However, we really shouldn't let those identifiers stand in their bland, boring words. Bring some passion to the scene. Describe those feelings in a way that will make the reader feel them. "Traffic inched along at a snail's pace, and Sarah could see the flashes of red and blue from police cars and ambulances just ahead. She shouldn't have driven. It was too soon. She gripped the steering wheel, willing her eyes not to stray, but they did, and the floodgates opened when she drew alongside and saw the EMTs pull an old man out of the mangled car. It could have been her father."

See. Not a word about Sarah feeling sad.

So, dearies how about we practice a bit. Leave a comment in which you describe a feeling instead of just naming it.

For help with writing emotions, you might want to check out The Emotion Thesaurus by Angela Ackerman and Beccca Puglisi. It's filled with tips on how to convey emotions in new and clever ways.
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Posted by Maryann Miller who struggles with craft as much as anyone. That's why there's a second and third and maybe fourth draft before a book is finished.  You can find out more about Maryann, her books, and her editing services on her Website and her Amazon Author Pageread her Blogand follow her on Facebook and TwitterHer online workshop on self-editing, part of a series of online writing workshops from Short And Helpful, can be found HERE


  1. How about: I tapped my forehead against the brick wall over and over, while my three kids watched, their squabble forgotten for the moment.

  2. Please also do a repetitive word search. No more smirking or eyes traveling hither and yon. :)

  3. Thanks for the added tip, Diana. The book mentioned in the post has really good suggestions for new and fresh ways of showing things like smirking so we aren't all using the same wordage. I think one key to a memorable read, at least for me, is finding those fresh descriptions and phrases.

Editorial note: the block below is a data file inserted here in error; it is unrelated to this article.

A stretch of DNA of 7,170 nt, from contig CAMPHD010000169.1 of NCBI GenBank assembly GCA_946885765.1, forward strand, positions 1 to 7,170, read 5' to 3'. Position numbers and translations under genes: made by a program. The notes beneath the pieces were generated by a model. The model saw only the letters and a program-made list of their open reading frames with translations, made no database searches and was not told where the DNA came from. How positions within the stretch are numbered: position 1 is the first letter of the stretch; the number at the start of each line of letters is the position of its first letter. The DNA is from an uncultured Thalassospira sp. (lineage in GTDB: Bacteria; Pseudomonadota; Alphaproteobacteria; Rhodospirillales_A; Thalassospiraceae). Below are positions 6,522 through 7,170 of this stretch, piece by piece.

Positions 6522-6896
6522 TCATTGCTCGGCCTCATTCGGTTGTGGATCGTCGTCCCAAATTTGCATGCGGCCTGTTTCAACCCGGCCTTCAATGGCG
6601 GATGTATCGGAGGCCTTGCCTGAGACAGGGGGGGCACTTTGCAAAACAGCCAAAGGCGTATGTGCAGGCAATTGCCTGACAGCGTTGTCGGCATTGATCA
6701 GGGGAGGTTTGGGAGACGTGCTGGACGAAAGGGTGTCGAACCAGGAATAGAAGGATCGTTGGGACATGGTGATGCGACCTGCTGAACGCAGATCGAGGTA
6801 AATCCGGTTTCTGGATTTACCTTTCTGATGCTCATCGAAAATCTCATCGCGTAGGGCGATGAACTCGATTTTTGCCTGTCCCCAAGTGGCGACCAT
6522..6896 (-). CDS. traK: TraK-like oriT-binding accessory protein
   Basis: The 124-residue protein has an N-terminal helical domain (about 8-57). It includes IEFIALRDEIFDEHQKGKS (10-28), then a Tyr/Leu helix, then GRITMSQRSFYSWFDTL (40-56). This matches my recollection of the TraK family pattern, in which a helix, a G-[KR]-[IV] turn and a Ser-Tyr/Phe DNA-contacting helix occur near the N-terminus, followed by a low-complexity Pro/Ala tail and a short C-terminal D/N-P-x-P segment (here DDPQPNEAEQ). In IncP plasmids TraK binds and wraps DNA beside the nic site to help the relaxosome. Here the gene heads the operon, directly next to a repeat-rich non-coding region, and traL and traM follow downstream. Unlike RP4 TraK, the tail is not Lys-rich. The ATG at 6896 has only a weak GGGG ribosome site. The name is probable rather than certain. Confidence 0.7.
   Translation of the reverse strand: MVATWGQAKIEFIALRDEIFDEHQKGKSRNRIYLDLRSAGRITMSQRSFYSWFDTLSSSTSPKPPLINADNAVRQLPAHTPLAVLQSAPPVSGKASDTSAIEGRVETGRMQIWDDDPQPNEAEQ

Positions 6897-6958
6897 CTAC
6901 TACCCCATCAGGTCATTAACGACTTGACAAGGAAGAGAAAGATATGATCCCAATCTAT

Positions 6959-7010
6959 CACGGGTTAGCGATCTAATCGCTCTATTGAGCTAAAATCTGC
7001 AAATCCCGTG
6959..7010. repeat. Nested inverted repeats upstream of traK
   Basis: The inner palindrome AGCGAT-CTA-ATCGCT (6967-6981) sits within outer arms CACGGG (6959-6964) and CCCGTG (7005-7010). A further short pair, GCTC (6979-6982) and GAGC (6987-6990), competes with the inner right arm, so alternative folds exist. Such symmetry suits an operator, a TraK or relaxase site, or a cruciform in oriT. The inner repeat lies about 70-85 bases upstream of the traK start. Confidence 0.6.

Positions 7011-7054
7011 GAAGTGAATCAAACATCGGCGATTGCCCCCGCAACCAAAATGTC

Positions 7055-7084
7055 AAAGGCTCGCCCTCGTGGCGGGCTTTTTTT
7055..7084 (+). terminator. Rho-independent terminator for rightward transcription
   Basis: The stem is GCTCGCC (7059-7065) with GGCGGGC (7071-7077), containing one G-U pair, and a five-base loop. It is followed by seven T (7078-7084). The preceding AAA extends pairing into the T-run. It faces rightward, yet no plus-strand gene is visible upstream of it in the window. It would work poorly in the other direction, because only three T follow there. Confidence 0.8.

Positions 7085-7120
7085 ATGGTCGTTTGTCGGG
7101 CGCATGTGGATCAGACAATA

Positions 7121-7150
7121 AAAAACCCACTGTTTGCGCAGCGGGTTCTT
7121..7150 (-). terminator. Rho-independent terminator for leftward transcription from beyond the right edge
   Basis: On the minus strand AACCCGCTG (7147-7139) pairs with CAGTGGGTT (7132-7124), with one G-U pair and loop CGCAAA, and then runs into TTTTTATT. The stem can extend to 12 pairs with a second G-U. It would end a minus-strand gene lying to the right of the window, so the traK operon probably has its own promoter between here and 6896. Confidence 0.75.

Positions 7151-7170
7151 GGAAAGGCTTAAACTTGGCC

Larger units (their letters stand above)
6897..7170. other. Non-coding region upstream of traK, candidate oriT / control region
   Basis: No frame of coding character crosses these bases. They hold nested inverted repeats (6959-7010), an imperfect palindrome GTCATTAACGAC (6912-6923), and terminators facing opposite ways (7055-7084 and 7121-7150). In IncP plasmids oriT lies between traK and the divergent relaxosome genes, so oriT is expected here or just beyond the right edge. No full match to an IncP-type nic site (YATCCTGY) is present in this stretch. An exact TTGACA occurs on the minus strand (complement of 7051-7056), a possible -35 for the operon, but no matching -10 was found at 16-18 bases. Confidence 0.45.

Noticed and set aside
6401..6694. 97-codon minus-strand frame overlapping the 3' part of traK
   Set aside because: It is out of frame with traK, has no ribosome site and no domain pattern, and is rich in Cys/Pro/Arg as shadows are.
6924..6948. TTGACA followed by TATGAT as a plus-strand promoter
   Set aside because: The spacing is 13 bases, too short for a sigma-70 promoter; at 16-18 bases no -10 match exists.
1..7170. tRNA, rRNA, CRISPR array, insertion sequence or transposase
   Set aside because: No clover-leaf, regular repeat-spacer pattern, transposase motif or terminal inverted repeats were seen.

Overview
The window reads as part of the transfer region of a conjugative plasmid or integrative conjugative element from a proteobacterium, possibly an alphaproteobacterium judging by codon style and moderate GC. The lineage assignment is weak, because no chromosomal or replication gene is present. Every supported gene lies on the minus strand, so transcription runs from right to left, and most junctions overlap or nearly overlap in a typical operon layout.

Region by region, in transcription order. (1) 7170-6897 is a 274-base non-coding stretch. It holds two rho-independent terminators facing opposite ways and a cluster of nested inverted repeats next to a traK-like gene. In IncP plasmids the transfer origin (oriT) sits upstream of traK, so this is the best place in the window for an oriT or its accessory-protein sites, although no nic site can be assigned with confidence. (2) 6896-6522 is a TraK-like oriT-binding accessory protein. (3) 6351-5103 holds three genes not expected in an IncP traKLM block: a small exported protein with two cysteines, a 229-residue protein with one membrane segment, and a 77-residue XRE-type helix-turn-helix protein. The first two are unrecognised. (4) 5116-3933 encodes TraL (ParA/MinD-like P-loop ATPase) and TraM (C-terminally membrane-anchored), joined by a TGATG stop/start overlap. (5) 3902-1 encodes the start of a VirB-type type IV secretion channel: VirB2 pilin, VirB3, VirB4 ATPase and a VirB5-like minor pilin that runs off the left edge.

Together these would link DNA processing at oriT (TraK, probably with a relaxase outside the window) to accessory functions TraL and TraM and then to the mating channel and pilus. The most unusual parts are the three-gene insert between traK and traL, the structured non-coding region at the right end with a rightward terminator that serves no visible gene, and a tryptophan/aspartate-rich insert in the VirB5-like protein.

4. Great post, Maryann, and just what I need as I'm almost finished with my mess of a book. Did I just write just?

  5. A great post. Reblogged on Dragons Rule OK, but as I have another post today, I've scheduled it for a later date.
    Yes, I agree with Polly Iyer about just. Also 'seemed'. I've just finished a critique of a work by a talented young writer, but one for whom many things 'seemed'.

  6. "Perun bellowed his frustration, unable to smite the offending feline at such close proximity without injuring himself, though his right hand went to the axe he wore on his belt. Vishnu, who had been standing nearby and witnessed the entire debaucle, drew his sword Nandaka and cut the beard so close to Alei's paws that the cat felt the flat of the blade and screeched in fear for his delicate toe beans."

    From The Chase for Choronzon

  7. Great post. Okay, Maryann, here's my feeble attempt: Alan sat at the edge of the pool, and stared at his image in the water. He saw it. Yes, the reflected eyes showed his fear. He was afraid of swimming, but deeper, it was the sole image which bothered him the most as the other couples cavorted in the pool together.